Slippery creeks are always tricky, especially if there is fast-running water, because if you look down at your front wheel, the running water can throw off your perspective. You need to look up ahead so you don’t lose your balance.
This creek trail is slightly uphill with large, solid rock formations. I’m looking for little cracks and crevices in the rock formations to use to keep my wheels from sliding around. There are a lot of small, 4- to 6-inch ledges in the rock that create little drop-offs along the creek, and you want to make sure you always hit those straight on so your wheels don’t deflect to one side or the other. Even though the creek is relatively straight, I’m sort of weaving back and forth so I can hit those little waterfalls head on.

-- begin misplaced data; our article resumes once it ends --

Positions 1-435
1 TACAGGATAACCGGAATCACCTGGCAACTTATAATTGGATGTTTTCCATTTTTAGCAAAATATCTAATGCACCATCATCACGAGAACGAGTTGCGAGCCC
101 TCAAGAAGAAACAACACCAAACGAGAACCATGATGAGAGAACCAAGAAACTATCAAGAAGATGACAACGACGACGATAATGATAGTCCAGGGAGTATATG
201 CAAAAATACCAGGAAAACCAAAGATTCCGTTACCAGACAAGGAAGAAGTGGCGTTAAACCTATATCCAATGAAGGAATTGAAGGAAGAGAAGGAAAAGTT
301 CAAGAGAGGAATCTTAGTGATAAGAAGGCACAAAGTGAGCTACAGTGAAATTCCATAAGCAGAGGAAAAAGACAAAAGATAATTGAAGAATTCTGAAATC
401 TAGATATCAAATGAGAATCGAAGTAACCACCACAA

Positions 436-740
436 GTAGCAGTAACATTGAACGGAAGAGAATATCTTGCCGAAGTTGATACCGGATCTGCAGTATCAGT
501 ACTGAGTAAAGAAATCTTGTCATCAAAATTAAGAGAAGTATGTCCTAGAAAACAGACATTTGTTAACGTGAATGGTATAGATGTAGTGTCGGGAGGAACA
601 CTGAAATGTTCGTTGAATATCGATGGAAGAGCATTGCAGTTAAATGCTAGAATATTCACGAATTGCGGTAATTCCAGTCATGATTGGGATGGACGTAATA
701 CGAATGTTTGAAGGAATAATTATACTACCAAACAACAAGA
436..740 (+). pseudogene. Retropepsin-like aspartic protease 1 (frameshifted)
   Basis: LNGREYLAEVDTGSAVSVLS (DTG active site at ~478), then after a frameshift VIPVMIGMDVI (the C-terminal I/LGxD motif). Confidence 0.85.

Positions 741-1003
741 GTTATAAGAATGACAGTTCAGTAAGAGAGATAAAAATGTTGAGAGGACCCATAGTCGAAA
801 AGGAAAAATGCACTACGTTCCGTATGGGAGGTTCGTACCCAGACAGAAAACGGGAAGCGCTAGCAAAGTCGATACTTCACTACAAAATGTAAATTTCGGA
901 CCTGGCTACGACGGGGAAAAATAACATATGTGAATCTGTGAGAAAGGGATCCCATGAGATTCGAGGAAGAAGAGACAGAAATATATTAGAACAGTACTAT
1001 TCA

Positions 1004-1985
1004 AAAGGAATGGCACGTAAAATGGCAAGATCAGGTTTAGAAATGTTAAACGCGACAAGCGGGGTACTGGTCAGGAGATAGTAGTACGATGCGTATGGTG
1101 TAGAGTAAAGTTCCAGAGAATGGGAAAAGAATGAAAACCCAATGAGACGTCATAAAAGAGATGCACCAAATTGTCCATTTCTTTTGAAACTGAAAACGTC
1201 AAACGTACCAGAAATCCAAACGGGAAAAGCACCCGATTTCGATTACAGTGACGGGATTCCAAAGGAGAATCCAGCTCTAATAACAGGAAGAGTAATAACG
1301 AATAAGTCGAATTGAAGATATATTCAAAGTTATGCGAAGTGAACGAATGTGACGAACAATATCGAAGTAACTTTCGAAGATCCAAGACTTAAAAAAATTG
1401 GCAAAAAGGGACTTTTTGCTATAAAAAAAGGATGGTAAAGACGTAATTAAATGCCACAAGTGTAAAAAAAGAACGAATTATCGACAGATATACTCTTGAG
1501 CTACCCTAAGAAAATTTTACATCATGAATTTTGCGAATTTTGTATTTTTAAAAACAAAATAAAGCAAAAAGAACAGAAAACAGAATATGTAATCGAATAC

For slippery creeks, you want to keep good momentum and a steady throttle. I keep a finger on the clutch at all times, and I’m lugging the bike just above an idle to keep the rear wheel from spinning. Keep your body centered—that way if the rear wheel starts to spin, you can move your weight back and regain traction.